With just over a month away until the Philippine women's national football team's (PWNFT) historic FIFA Women's World Cup debut, the Philippine Football Federation (PFF) is still holding out hope for local exposure for the Filipinas as well as financial support.
PFF President Mariano "Nonong" Araneta on Saturday confirmed there is still no broadcast partner for the Women's World Cup. The Filipinas need support for their training, too.
"We're still hoping a station would cover this historical tournament of the Filipinas," Araneta told Noli Eala in Radyo5's Power & Play. "Mura na nga siguro 'yung broadcasting ng FIFA."
The Filipinas aren't just making history with the country's very first-ever appearance in the Women's World Cup. They just soared to a program-high 46th spot in the FIFA rankings. That's three places higher from their previous slot, pushing them to fourth in Southeast Asia and eighth in Asia.
FIFA's international broadcasting woes
The broadcasting troubles hounding the FIFA Women's World Cup does not cover only the Philippines.
The rights are being sold separately from the men's edition for the first time.
Last month, FIFA President Gianni Infantino called for broadcasters around the world to pay a fair price for the biggest football tournament for women, which is set to begin next month in Australia and New Zealand.
"The offers from broadcasters, mainly in the 'Big 5' European countries, are still very disappointing and simply not acceptable based on four criteria," Infantino said during a World Trade Organization panel discussion.
He noted that some broadcasters lowballed the Women's World Cup, offering only $1 million to $10 million. In comparison, some have paid $100 million to $200 million for the men's event.
"This is a slap in the face of all the great FIFA Women's World Cup players and indeed of all women worldwide," Infantino said.
He even threatened a blackout in Britain, Spain, France, Germany, and Italy.
"It is our moral and legal obligation not to undersell the FIFA Women's World Cup," Infantino added.
The threat prompted the sports ministers of Europe's top football nations to issue a joint statement, urging FIFA and broadcasters to work together to "find a common path."
"Women deserve it! As simple as that!" Infantino posted on Instagram.
$30,000 prize money each—but only for the players
Araneta told Eala, who served as Philippine Sports Commission chief (PSC) for a few months, that the PFF last received P10 million from the government. And that was for the 2022 ASEAN Football Federation Women's Championship, in which the Filipinas made history by winning their first trophy and right on home soil.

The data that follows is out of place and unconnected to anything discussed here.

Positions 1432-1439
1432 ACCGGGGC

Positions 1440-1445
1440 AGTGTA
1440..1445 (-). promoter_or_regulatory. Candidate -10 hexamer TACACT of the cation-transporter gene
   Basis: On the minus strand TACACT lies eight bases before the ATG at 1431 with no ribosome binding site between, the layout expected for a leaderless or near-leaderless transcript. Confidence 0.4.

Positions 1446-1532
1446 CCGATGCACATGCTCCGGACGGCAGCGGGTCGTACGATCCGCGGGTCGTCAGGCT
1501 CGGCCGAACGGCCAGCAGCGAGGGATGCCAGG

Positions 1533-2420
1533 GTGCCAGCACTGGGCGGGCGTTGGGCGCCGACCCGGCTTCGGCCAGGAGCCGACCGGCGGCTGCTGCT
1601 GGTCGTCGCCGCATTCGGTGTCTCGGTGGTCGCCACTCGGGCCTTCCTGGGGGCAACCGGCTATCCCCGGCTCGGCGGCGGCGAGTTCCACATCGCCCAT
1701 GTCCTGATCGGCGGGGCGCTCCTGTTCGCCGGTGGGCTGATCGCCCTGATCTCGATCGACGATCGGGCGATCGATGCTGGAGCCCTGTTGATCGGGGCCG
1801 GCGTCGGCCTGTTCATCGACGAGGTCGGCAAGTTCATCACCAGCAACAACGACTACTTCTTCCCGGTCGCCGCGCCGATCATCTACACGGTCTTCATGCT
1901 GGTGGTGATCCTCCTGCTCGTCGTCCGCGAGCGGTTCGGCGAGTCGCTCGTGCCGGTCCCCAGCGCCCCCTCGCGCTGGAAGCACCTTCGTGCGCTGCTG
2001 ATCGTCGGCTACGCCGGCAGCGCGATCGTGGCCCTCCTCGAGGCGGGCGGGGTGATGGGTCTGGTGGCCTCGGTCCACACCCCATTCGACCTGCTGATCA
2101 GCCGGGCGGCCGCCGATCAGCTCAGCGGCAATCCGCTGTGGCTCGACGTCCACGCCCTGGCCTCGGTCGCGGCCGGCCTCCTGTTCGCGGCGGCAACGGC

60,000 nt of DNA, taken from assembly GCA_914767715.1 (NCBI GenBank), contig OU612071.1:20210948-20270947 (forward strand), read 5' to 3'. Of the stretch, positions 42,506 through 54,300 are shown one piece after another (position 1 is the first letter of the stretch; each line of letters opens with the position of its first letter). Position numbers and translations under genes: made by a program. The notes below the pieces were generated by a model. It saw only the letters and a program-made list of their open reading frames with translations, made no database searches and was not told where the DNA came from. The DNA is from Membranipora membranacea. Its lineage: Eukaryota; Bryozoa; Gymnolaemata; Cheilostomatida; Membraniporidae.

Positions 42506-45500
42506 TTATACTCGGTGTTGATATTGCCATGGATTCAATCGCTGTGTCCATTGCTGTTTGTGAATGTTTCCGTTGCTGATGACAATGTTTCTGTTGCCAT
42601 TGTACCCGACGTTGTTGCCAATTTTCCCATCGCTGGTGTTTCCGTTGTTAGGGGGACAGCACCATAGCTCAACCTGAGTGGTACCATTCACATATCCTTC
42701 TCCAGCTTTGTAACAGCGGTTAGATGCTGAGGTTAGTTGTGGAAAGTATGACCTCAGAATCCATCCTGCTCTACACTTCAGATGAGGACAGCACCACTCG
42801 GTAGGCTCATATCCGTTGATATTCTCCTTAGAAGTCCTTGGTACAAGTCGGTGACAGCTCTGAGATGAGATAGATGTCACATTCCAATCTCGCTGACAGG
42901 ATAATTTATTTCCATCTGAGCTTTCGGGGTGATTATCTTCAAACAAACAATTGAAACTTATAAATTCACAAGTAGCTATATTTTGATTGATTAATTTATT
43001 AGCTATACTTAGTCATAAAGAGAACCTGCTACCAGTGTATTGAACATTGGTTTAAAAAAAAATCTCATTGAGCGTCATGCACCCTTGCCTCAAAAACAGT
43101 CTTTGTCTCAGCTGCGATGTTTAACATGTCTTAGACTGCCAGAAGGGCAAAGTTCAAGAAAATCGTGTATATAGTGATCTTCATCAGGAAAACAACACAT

"But we spent more than that for the hosting. We won the championship here," Araneta said, noting the PFF has so far spent $4 million for training camps and international friendlies.
The federation did get some help from FIFA, the Asian Football Confederation, and from a number of their sponsors.
Each player at the FIFA Women's World Cup will also be guaranteed at least $30,000 in a groundbreaking move to disburse money to individuals, rather than national federations.
The $30,000 minimum directed prize money is more than twice the average salary of $14,000 for paid players surveyed in FIFA's 2022 benchmarking report, according to Reuters.
"That's only the players [who] can get it," Araneta said.
Now, the PFF is hoping for the government's support as the Filipinas are not just set to compete in the Women's World Cup, but in the Olympic Qualifiers and even the Asian Games as well.
"We asked for P30 million even during your time [Eala's short-lived tenure at the PSC]. We've been knocking at the doors just to help in the preparation of the team," Araneta said. "Itong sa Australia, we'll be spending P15 million here just for the Cup."
The target for the Filipinas is at least to climb out of the group stage against world no. 12 Norway, world no. 20 Switzerland, and world no. 26 New Zealand.
"Historic 'to. First time that we are going to the World Cup. It's something we never really imagined—the Philippines in the World Cup," he noted. "From the government's side, we're still knocking on doors to support the team and the PFF."
This team is making history and defying the odds, and that makes this lack of support truly baffling—and disappointing to say the least.